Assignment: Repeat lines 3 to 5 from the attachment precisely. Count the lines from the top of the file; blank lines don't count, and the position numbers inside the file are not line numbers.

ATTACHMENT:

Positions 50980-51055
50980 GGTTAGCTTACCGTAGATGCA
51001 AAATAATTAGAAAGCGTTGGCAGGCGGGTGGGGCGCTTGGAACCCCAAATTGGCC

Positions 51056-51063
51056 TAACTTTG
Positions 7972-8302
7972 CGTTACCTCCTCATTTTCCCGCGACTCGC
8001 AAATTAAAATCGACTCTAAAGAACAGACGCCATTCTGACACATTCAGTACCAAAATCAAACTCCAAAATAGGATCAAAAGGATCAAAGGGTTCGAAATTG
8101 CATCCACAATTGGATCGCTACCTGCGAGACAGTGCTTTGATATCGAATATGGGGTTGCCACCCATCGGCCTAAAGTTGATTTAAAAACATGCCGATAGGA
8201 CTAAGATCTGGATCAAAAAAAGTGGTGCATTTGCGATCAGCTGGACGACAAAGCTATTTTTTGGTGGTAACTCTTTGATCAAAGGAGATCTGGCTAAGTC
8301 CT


51001 AAATAATTAGAAAGCGTTGGCAGGCGGGTGGGGCGCTTGGAACCCCAAATTGGCC

Positions 51056-51063
51056 TAACTTTG